- A college degree by the time of employment with a background in environmental or social science, economics, or other relevant discipline.
- An interest in the field of conservation.
- Demonstrated intellect and leadership.
- Effective written and verbal communication skills.
- An eagerness to learn.
- Strong interpersonal skills and self-direction.
- Ability to research a topic and summarize ideas across a number of areas clearly.
- Ability to communicate effectively with team members and partners in remote locations (e.g., through email, phone, and video communications).
- Some comfort with basic quantitative analysis (comfort with Excel is required; if you’ve done a little statistics, or have familiarity with R, that’s a plus)
- Some knowledge of fisheries is helpful, but not required
ADDITIONAL FELLOWSHIP RESPONSIBILITIES
In addition to the responsibilities at the host institution outlined above, RAY Fellows will spend, on average, 2-4 hours per week (5-10% of work time) on the following:
- Actively communicating and building community with their RAY Fellow cohort and previous RAY Fellows.
- Attending monthly check-ins calls (including 1-on-1 check-ins with RAY program staff and group calls with their RAY Fellow cohort).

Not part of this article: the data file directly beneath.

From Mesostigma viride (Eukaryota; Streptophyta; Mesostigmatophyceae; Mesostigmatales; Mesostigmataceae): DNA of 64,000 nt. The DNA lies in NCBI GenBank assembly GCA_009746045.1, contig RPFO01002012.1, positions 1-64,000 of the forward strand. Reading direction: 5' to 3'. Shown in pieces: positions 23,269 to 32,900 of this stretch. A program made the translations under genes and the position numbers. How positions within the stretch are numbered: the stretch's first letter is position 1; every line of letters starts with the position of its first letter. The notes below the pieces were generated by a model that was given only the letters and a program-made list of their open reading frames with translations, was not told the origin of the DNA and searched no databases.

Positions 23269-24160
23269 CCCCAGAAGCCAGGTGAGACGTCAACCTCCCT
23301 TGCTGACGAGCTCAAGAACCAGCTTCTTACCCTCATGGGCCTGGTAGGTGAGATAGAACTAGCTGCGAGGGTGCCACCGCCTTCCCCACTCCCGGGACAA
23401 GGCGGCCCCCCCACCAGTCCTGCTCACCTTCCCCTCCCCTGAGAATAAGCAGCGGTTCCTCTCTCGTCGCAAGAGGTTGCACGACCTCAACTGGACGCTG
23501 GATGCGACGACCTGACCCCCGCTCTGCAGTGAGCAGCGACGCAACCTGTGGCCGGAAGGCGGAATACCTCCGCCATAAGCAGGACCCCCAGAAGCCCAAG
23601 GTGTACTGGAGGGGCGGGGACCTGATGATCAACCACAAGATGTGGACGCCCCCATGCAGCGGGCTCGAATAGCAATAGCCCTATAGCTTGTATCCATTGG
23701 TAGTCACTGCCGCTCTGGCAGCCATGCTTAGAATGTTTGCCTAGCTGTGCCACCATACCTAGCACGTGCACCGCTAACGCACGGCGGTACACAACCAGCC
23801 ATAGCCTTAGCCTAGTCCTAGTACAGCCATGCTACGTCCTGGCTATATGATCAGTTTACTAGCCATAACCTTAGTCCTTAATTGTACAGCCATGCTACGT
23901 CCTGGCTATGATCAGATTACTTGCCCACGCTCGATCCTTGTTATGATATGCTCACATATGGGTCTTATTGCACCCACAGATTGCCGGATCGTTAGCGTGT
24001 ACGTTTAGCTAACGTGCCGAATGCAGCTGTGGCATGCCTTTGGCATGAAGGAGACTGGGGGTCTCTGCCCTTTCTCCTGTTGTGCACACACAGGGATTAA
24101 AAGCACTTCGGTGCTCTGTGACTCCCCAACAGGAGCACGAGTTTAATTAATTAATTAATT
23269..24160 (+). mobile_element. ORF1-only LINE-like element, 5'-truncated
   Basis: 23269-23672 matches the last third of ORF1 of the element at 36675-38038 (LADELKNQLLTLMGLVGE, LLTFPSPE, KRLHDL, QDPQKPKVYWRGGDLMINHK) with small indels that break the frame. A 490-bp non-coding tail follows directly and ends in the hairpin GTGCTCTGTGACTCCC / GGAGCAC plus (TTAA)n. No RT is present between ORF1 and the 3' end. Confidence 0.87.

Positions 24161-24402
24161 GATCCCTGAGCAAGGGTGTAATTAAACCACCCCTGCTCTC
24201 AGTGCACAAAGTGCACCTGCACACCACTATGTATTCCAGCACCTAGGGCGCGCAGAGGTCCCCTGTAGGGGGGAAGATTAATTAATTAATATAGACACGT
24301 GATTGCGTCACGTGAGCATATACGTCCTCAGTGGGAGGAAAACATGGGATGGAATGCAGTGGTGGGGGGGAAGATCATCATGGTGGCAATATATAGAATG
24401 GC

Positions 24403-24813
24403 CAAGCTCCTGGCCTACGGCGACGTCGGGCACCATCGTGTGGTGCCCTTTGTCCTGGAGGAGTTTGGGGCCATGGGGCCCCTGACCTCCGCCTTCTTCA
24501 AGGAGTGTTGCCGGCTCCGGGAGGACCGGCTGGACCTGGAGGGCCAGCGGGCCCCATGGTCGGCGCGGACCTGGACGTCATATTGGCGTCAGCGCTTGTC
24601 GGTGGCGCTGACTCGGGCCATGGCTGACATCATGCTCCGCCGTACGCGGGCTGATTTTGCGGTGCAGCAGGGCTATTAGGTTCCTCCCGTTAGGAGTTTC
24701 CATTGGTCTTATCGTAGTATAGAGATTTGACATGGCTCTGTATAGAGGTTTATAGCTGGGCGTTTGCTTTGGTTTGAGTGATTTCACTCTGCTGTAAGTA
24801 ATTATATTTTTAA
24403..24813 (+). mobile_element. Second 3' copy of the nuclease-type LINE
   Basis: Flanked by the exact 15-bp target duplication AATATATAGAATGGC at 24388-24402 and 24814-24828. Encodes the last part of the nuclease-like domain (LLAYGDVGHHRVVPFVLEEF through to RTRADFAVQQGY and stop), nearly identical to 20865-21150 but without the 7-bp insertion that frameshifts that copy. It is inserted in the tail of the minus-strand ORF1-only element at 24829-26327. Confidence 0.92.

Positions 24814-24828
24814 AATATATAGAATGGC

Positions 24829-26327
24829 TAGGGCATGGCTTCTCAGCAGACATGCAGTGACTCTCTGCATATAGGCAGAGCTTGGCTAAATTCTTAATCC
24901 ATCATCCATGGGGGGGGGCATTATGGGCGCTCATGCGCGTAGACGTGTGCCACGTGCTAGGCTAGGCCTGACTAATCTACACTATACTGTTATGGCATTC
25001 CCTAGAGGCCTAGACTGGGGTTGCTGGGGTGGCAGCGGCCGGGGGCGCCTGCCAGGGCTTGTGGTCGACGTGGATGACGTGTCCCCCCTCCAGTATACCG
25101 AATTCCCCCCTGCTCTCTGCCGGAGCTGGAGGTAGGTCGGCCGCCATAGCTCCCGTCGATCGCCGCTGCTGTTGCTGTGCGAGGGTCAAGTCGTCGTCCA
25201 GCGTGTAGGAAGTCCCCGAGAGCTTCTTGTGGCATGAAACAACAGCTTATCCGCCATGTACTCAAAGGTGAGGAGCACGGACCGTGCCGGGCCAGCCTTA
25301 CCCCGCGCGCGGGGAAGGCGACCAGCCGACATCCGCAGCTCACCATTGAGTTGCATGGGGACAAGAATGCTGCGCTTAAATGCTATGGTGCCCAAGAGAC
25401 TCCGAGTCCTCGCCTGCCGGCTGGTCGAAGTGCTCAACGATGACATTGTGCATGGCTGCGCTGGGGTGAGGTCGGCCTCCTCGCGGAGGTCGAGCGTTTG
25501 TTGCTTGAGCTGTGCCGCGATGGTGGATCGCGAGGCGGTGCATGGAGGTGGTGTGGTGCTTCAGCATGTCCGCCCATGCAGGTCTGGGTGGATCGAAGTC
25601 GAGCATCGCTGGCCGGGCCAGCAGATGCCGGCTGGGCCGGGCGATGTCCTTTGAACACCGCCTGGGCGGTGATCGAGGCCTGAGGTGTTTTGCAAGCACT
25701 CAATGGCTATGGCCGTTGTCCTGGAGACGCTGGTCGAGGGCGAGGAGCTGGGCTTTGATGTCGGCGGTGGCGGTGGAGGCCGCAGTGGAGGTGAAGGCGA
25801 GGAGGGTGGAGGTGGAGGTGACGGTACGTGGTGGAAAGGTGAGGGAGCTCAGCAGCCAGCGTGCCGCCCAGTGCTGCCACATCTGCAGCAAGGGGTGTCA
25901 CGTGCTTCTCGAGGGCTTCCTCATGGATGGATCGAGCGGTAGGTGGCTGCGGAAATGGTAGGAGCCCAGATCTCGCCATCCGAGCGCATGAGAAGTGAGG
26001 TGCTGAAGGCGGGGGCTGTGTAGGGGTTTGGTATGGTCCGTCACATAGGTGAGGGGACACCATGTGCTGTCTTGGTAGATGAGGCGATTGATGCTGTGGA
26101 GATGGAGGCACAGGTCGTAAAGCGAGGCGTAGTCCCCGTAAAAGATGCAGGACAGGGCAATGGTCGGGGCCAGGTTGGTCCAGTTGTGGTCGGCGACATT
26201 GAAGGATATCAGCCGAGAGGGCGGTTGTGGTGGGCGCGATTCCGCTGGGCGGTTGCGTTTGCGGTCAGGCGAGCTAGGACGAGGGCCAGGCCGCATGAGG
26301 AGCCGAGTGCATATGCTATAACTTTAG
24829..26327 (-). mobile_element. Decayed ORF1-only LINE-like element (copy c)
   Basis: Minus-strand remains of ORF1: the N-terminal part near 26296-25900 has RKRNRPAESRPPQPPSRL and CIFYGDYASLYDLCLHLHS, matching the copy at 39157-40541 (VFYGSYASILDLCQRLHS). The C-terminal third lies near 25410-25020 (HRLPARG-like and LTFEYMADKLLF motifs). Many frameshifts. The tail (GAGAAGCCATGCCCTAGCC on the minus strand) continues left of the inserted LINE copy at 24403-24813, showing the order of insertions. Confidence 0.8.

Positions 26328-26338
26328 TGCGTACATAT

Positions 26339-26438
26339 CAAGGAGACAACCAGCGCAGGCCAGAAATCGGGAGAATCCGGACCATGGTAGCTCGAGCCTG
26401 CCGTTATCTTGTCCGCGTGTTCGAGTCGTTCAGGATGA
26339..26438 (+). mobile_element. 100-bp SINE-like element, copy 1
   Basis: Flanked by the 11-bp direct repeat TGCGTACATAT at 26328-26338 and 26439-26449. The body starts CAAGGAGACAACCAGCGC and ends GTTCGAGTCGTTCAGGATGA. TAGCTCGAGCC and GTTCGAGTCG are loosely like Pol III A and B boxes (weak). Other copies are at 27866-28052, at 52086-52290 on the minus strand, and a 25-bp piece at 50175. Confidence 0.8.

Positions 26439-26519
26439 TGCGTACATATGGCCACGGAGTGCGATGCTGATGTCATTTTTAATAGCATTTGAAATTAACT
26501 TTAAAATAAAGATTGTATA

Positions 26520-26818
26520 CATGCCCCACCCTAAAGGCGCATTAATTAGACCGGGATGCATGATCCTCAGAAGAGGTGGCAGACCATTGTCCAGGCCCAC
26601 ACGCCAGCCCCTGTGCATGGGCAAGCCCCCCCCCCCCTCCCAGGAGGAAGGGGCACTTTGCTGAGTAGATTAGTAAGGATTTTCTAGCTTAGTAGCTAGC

- Meeting regularly with mentors both inside and outside the host institution.
- Attending monthly professional development webinars, trainings, and other opportunities to build knowledge and skills.
- Developing a Personal Leadership Plan (PLP) with the support of supervisor(s), mentors, RAY program staff, and their RAY Fellow cohort. The PLP will serve as a tool for self-reflection, planning, and assessing progress towards professional, personal, and leadership goals.
- Preparing and leading an hour-long end-of-fellowship webinar highlighting their Fellowship experience.
RAY Fellows will also attend:
- A 3-day Orientation Retreat in August 2020.
- A 3-day Leadership Retreat in August 2021.
- At least one other in-person training or workshop with their RAY Fellow cohort.
Eligible RAY Fellow applicants will: